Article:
The Shea/Schweikert family would like to show their appreciation to the community and invite you to join them on Saturday, Mar. 15 at 2 p.m. at Mountain Christian Center to celebrate Clancy Shea’s life.
Clancy Aiden Shea was born Feb. 26, 2003 and passed with his loving family by his side on Monday, Feb. 24, just two days before his 11th birthday.
In addition to his parents, Casey and Aaron Schweikert, Clancy is survived by his brother Leinidas, 5, his sister Callaghan, 2, grandparents Rory and Kim Shea and Vic and LaDonna Schewikert. Also mourning the loss of their joyful child are his aunts, uncles and cousins, including the McConnell family, Nixon-Yoder Family, and his great-grandmothers, Barbara Argue and Patricia Shea.
Clancy was diagnosed with cerebral palsy at 18 months of age, and lived a full and joyous life as an inspiration to all who knew him. Often called “Clan-Man,” he attended Coarsegold Elementary School from the age of three, where he made lifelong friends.
Clancy turned three while on a flight overseas in 2006, accompanied by his mom Casey and grandma Kim Shea. They were bound for Poland, to spend a month at the Euromed Rehabilitation Center in Mielno, founded in 1994 to help patients with cerebral palsy develop their strengths and find ability within the disability.
The family would ultimately fly to Poland on two different occasions for intensive therapies six hours daily, including speech therapy, physical therapy and massage. There, the family learned to how to work to Clancy’s best advantage.
The trips to Poland came about via the suggestion of a physical therapist at Coarsegold School, and subsequently thousands of dollars were raised by community volunteers through donations and fundraising dinners, in order to get the family to Europe and back.
Clancy loved watching sports, including soccer, football and wrestling. “He was all boy,” says Kim Shea of her expressive grandson with the big green eyes. “He was just a normal boy, living in a body that didn’t work for him.”
The kid with the big dimple also loved to wear motorcycle gear and sit on his uncle’s idling bike. Using a walker with assistance, Clancy was able to play kickball with the inclusive group of kids at Coarsegold School.
Kim says her daughter Casey enjoyed running from an early age, and as it turned out, so did Clancy. When Casey saw a father and his adult son, who had cerebral palsy, compete in a triathlon with adaptive sports equipment, it gave her the idea that she and Clancy could do that, as well. They started off in a special run for families with members diagnosed with cerebral palsy, eventually graduating to the Smokey Bear Run at Bass Lake.
The year Casey couldn’t run with Clancy because she was pregnant, a family friend took over to help. Jack Williamson frequently checked in on the family, and when he heard Casey was saving money to purchase a special lightweight wheelchair designed to accommodate Clancy in the race, Jack took over as both designated runner and fundraiser.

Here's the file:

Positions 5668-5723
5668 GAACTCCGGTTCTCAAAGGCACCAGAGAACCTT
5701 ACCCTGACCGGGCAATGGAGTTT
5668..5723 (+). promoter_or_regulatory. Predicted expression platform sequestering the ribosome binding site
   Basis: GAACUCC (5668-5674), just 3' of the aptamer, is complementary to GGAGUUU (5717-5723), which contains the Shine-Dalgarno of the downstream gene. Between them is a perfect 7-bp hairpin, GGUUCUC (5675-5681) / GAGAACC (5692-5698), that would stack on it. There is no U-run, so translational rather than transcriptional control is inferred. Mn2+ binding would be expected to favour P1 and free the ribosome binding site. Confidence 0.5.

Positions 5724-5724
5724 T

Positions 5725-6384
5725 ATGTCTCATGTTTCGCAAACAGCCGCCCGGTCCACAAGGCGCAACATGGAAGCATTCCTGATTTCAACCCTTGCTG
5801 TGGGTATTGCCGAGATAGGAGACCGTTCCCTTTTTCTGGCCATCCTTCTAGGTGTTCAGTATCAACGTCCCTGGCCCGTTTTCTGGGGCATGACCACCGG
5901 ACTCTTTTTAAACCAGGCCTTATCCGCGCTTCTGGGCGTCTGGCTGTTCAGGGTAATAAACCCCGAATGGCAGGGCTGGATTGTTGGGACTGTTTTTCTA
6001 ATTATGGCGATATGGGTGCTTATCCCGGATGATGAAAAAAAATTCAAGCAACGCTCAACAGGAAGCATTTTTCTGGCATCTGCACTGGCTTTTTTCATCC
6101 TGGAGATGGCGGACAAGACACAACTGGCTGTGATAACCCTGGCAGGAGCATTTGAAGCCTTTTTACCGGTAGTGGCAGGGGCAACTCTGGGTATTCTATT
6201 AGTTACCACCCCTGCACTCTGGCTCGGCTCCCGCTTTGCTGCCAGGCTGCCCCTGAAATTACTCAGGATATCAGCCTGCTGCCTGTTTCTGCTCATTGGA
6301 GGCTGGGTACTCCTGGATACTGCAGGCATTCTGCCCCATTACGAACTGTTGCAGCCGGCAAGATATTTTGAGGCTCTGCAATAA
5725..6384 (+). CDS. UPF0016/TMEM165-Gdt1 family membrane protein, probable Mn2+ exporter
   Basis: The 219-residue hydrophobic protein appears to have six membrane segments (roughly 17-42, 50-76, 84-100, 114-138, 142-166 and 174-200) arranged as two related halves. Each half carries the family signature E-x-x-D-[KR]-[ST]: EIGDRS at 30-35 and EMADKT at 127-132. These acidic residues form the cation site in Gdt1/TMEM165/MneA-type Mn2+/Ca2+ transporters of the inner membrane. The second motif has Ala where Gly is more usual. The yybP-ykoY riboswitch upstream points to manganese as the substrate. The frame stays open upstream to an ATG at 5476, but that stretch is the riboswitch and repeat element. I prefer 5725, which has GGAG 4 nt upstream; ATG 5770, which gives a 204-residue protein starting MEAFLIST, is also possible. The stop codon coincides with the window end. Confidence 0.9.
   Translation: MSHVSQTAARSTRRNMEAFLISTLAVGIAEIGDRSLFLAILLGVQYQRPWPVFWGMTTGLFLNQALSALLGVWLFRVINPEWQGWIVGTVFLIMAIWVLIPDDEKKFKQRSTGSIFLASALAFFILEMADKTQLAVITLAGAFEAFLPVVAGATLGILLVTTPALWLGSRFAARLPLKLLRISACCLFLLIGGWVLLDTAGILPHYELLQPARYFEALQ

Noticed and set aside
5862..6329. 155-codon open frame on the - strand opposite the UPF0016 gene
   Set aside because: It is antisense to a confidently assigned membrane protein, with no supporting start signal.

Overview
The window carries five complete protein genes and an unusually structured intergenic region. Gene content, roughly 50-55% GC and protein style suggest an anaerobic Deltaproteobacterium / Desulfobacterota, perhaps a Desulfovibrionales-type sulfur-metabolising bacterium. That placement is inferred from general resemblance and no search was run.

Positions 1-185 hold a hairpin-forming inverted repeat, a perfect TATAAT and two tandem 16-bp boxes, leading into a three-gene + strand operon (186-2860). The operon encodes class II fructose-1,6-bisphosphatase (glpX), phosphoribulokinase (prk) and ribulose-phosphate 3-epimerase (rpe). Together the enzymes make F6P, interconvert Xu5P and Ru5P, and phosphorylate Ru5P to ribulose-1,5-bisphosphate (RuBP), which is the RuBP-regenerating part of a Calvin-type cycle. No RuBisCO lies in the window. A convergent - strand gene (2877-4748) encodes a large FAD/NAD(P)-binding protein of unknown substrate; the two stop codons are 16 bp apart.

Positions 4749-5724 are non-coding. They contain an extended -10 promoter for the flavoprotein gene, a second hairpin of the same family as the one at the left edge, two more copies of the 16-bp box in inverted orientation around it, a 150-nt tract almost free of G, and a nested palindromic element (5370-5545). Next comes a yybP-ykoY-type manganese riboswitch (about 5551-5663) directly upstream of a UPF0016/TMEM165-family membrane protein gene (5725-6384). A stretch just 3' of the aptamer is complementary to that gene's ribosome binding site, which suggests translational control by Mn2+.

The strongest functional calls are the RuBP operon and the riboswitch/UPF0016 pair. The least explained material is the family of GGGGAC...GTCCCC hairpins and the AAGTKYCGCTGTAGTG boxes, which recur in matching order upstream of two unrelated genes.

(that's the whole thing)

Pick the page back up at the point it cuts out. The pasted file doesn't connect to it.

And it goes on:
Through his men’s group and donations from the community at large, enough money was raised to purchase five adaptive strollers so four other kids could participate in the race along with Clancy. A group of sheriff’s department officers and firefighters took over the strollers for parents who could not run. The tradition continued, with Casey back at the helm, and last year a portion of the race was named for Clancy, who led the way. Clancy was thrilled to be part of a team, and to hear the wild roar of the crowd as they triumphantly crossed the finish line.
“Whether Clancy was in class or anywhere else, people treated him like a pal, and that made his life so full,” continues Kim. “People we didn’t even know have prayed for him since the first day he was hospitalized.”
Clancy was born very healthy, and contracted meningitis at the age of four months, leading to brain damage of the basil ganglia, as a result of the ensuing encephalitis.
“Our focus now, though we are grieving the missing puzzle piece of our family that is Clancy Shea, is on thanking the community who gave so much love and support, including financial support, which carries so much more than the weight of the dollar value. There are no words to express the wonderful feeling of the gifts of love from strangers and friends, alike. From the doctors and nurses, teachers and therapists, to the bankers, pharmacists, church friends and everyone who loved and prayed for Clancy, we are grateful.”
Kim says she knows Clancy is in heaven, running and speaking, finding all the good places to hide for hide and seek, and fishing with his grandpa, who passed away last May.
“We were living and not thinking about dying,” Kim explains of their close and passionate family. “Casey has said all along, ‘God put him in my life for a reason: to restore my relationship with Jesus, and he left this world reviving my relationship with Jesus,'” Kim continues.”Clancy’s journey was full because of the people who touched him and touched us. That kid was laughing and enjoying his life, he was cheerful and joyful and had a grand old time, even in the midst of adversity and struggle.”
On the eve of his passing, members of the Coarsegold School community visited the family’s home to offer strength and sit with Clancy. Clancy died from complications of cerebral palsy and dystonia and had been in hospice care for approximately one week. On his birthday, two days later, students and other friends at the school released balloons into the sky in his honor.
In lieu of flowers, the family has asked that donations be made to the Children’s Hospital Adaptive Sports Program. Click the link and then go to the drop down menu where it says “choose one,” and click on “adaptive sports program” to make a contribution in Clancy’s memory.